Altered expression of Na (+) /K (+) -ATPase and other osmoregulatory genes in the gills of euryhaline animals in response to salinity transfer: a meta-analysis of 59 quantitative PCR studies over 10 years

Havird, J.C.; Henry, R.P.; Wilson, A.E.

Comparative Biochemistry and Physiology. Part D Genomics and Proteomics 8(2): 131-140

2013


ISSN/ISBN: 1878-0407
PMID: 23466469
DOI: 10.1016/j.cbd.2013.01.003
Accession: 051444489

Download citation:  
Text
  |  
BibTeX
  |  
RIS

Article/Abstract emailed within 0-6 h
Payments are secure & encrypted
Powered by Stripe
Powered by PayPal

Abstract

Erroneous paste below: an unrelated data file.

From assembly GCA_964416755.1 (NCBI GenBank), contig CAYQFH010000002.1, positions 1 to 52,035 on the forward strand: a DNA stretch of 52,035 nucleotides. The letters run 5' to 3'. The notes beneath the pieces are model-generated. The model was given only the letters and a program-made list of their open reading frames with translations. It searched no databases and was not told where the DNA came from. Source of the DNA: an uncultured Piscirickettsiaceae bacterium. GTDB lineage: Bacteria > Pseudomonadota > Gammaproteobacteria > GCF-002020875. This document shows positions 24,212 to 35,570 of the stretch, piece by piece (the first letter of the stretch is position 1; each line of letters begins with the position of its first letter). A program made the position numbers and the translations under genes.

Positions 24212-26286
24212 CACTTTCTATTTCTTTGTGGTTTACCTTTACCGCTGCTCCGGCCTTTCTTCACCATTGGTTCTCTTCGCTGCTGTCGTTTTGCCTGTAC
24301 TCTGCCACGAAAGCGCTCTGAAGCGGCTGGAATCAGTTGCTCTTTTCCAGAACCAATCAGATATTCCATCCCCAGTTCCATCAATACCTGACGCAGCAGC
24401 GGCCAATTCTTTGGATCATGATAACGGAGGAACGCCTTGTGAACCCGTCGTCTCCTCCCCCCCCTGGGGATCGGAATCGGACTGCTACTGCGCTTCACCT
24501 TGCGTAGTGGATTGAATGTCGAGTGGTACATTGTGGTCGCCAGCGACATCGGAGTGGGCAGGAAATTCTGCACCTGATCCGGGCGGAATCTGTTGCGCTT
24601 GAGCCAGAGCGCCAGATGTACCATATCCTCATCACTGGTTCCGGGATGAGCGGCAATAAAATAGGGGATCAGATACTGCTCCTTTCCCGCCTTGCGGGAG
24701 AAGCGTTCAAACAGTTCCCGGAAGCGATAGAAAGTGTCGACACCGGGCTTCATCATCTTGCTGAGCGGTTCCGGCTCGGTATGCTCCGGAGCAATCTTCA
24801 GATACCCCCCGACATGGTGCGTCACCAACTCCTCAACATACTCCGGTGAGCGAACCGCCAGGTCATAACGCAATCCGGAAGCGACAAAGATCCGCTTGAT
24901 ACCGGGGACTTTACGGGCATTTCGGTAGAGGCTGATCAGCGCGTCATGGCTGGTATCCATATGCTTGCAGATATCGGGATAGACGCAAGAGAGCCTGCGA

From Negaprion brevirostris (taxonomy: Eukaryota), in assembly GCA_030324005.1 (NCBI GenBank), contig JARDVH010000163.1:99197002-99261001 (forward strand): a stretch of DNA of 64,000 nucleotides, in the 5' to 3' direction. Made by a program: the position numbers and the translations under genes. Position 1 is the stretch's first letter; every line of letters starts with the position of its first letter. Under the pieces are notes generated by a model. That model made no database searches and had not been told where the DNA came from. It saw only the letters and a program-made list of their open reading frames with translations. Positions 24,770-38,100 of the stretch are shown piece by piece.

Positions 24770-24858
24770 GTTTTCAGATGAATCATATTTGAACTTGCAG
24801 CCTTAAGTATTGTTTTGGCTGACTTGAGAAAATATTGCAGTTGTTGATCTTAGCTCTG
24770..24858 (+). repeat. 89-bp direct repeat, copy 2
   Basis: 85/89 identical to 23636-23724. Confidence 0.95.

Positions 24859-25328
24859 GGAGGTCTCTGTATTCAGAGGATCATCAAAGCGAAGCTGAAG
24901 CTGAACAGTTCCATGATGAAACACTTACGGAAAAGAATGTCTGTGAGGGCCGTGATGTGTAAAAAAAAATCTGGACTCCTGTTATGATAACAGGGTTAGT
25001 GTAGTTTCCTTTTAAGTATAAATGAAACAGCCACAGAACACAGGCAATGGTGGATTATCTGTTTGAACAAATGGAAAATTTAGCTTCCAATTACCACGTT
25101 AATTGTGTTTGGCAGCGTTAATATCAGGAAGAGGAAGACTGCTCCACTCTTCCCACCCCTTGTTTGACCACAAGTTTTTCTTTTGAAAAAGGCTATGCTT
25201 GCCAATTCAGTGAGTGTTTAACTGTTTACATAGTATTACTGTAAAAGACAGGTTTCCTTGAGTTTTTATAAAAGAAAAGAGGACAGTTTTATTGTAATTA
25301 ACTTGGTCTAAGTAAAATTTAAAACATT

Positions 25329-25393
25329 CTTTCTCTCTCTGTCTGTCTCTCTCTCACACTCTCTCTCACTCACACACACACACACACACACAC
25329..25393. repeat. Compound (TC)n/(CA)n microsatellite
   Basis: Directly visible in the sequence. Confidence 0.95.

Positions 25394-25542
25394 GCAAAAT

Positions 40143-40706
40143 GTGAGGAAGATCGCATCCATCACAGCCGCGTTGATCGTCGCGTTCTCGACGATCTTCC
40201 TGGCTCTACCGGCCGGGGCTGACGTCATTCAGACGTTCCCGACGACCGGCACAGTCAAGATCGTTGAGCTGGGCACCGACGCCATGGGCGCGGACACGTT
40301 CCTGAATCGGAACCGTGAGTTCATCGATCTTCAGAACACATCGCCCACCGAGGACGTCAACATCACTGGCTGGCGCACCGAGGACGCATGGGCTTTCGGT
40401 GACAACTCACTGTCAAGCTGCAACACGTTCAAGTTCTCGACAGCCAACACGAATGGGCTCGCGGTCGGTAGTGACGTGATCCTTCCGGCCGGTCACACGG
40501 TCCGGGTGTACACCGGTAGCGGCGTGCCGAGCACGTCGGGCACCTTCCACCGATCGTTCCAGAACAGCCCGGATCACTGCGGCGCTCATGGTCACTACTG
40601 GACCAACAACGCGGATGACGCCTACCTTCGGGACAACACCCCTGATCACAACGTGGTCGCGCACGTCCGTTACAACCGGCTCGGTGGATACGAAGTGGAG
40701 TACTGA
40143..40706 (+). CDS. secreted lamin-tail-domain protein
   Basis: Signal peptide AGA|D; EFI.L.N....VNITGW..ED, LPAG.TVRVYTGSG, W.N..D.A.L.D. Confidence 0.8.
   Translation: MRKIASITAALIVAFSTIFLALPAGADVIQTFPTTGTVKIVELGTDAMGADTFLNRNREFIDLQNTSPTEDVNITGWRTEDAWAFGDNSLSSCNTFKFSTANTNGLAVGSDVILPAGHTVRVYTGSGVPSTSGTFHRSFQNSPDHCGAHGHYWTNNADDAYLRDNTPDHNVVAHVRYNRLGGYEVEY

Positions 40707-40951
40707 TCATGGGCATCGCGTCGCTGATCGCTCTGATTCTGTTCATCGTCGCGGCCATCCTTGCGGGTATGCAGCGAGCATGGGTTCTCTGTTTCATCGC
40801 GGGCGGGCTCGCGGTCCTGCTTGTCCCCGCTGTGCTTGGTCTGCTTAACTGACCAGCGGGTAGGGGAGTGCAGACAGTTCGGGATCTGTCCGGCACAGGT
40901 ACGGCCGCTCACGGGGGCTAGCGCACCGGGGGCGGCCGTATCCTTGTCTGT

Recent advances in molecular techniques have allowed gene expression in euryhaline animals to be quantified during salinity transfers. As these investigations transition from studying single genes to utilizing genomics-based methodologies, it is an appropriate time to summarize single gene studies. Therefore, a meta-analysis was performed on 59 published studies that used quantitative polymerase chain reaction (qPCR) to examine expression of osmoregulatory genes (the Na(+)/K(+)-ATPase, NKA; the Na(+)/K(+)/2Cl(-) cotransporter, NKCC; carbonic anhydrase, CA; the cystic fibrosis transmembrane regulator, CFTR; and the H(+)-ATPase, HAT) in response to salinity transfer. Based on 887 calculated effect sizes, NKA, NKCC, CA, and HAT are up-regulated after salinity transfer, while surprisingly, CFTR is unchanged. Meta-analysis also identified influential factors contributing to these changes. For example, expression was highest: 1) during transfers from higher to lower salinities comprising a physiological transition from osmoconformity to osmoregulation, 2) 1-3 days following transfer, 3) during dissimilar transfers, and 4) in crustaceans rather than teleosts. Methodological characteristics (e.g., types of controls) were not important. Experiments lacking in the current literature were also identified. Meta-analyses are powerful tools for quantitatively synthesizing a large body of literature, and this report serves as a template for their application in other areas of comparative physiology.